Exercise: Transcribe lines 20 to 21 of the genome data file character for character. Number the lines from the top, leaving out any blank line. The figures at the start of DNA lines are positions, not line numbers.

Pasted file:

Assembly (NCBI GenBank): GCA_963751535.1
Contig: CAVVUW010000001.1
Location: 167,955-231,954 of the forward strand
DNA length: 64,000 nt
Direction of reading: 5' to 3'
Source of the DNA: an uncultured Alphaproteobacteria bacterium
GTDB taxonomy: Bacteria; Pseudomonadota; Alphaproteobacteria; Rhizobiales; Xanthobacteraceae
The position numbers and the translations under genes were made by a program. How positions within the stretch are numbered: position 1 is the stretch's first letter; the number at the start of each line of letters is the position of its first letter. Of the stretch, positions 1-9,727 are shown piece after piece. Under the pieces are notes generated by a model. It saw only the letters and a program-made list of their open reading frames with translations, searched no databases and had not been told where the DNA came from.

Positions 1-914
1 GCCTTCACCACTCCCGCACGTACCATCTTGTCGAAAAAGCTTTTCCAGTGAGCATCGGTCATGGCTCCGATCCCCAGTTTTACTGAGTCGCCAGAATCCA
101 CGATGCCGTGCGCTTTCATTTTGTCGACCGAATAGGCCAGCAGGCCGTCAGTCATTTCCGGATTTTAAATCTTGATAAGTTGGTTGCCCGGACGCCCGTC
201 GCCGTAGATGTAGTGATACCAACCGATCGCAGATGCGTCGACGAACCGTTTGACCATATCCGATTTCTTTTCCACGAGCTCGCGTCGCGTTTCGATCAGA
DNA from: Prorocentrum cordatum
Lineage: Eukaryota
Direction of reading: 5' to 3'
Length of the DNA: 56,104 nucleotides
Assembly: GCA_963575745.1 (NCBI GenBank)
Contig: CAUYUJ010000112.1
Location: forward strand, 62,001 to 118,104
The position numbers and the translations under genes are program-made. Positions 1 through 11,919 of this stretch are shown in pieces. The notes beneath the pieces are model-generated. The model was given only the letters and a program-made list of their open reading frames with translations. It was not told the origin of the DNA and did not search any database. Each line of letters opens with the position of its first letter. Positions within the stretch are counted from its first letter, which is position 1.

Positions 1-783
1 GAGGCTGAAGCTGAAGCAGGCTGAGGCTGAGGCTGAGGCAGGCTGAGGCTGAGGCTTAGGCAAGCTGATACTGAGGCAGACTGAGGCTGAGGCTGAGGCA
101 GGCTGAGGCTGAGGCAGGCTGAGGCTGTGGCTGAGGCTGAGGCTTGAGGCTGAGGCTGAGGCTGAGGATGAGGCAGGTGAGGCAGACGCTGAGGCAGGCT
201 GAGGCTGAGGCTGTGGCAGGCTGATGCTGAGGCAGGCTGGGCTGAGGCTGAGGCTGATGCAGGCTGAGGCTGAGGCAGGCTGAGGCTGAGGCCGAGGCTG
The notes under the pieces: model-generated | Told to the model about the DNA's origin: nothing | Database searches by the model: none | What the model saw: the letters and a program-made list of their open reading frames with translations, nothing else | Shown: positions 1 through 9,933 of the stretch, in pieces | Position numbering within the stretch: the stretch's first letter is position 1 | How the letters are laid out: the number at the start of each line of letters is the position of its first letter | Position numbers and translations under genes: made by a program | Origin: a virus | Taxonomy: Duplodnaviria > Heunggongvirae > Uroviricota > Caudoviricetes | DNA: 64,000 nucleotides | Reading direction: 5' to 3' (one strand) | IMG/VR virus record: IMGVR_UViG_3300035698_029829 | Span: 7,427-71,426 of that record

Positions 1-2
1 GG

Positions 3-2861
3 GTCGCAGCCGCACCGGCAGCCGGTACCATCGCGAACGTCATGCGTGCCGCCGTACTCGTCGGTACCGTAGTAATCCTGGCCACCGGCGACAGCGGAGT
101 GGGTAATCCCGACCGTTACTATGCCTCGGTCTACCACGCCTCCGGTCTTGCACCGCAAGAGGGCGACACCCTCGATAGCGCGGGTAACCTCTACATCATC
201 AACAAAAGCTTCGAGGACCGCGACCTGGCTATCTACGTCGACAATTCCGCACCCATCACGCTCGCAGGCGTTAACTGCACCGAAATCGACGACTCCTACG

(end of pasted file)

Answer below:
The position numbers and the translations under genes are program-made. Positions 1 through 11,919 of this stretch are shown in pieces. The notes beneath the pieces are model-generated. The model was given only the letters and a program-made list of their open reading frames with translations. It was not told the origin of the DNA and did not search any database. Each line of letters opens with the position of its first letter. Positions within the stretch are counted from its first letter, which is position 1.

Positions 1-783